How to Survive a Long Commute

1. Bring food. If you’re like me, a jolt of caffeine may be necessary to get going first thing. I like to make my own tea, so I found a cute thermos and use it to keep my tea hot and ready in my car’s center console. If you walk or take public transportation, make sure you have a solid, spill-proof thermos to avoid accidents. I also bring snacks (something easy, like cheese sticks and pretzels or a piece of fruit) to nibble as I’m driving.

2. Leave early! Your commute is much more likely to be harrowing and stressful if you are running late. Leaving a few minutes earlier than you think you need to provides a buffer in case something goes wrong. And if you’re driving you’ll be less likely to speed since you won’t be trying to make up for lost time. That means increased safety for you and other drivers on the road.

3. Listen to podcasts. Downloading podcasts to listen to while you drive or walk provides an opportunity to learn about virtually any subject or topic. TED talks are a great place to start. If you love reading, why not try buying (or borrowing) an audiobook? I have a friend who swears by these.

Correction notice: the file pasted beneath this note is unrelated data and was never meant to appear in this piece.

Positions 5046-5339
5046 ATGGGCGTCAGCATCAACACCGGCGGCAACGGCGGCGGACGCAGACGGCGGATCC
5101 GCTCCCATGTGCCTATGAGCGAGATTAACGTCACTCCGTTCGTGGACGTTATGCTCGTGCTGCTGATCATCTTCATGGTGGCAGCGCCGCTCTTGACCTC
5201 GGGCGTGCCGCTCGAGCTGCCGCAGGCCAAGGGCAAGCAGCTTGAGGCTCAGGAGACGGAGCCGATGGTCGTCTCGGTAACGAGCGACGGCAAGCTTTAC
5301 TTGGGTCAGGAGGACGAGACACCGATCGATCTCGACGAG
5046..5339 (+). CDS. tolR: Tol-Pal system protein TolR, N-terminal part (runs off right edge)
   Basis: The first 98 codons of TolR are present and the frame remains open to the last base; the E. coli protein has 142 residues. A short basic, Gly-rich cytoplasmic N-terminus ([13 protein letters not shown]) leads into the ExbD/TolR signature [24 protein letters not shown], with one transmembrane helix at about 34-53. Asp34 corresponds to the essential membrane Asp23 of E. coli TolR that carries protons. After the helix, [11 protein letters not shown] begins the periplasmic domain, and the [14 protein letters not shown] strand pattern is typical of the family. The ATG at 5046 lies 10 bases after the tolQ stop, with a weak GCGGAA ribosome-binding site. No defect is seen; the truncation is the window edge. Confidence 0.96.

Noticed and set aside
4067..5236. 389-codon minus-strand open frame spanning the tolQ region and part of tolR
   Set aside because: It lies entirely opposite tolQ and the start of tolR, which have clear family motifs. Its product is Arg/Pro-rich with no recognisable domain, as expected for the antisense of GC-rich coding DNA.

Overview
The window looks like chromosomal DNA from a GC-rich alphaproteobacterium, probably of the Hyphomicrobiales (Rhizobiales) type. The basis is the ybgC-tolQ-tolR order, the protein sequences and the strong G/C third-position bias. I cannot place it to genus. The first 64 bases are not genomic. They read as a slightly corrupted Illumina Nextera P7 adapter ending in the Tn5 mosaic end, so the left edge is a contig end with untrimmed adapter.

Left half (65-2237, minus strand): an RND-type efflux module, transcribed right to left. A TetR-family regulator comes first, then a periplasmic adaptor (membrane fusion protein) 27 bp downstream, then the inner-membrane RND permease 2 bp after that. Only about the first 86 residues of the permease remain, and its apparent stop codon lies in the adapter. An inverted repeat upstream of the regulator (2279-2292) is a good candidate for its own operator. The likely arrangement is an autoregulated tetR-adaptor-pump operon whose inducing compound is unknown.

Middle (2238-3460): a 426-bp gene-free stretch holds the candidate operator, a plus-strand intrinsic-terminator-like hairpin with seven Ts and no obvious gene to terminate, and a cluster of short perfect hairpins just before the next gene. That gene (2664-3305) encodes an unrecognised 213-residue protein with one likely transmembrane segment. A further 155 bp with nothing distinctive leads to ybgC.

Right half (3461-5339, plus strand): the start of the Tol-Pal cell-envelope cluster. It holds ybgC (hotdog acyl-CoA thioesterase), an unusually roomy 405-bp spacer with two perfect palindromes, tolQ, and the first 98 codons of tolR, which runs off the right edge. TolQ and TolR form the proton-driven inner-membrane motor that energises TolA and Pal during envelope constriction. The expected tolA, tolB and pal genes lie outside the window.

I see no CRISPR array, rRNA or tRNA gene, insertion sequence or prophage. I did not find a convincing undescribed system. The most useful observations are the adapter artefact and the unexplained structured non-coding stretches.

4. Tune in to local radio stations. Some morning radio shows are downright funny and entertaining. My favorites are the ones where listeners call in to play trivia games.

5. Learn a new language. I’m finally making use of a CD set I purchased a few years ago and have been learning French for the last two months during my commute. If you use a mode of transportation where your hands are free (like a train or bus) you can use smartphone apps like Duolingo to learn a language of your choice.

6. Make phone calls. Depending on which state or country you live in, cell phone usage while driving may be legal. If this is the case, your afternoon commute may be a perfect time to catch up with family and friends. (Perhaps the morning commute as well, but depending on what time you’re calling, others may not be too thrilled to hear from you.) Use a hands-free device if necessary!

7. Get enough sleep. Commuting can be stressful. It’s even more stressful when you’re tired. I’ve found that I’m more likely to get upset and feel frustrated by other drivers when I’m fighting fatigue. Going to bed early enough the night before will help you have a better trip in the morning.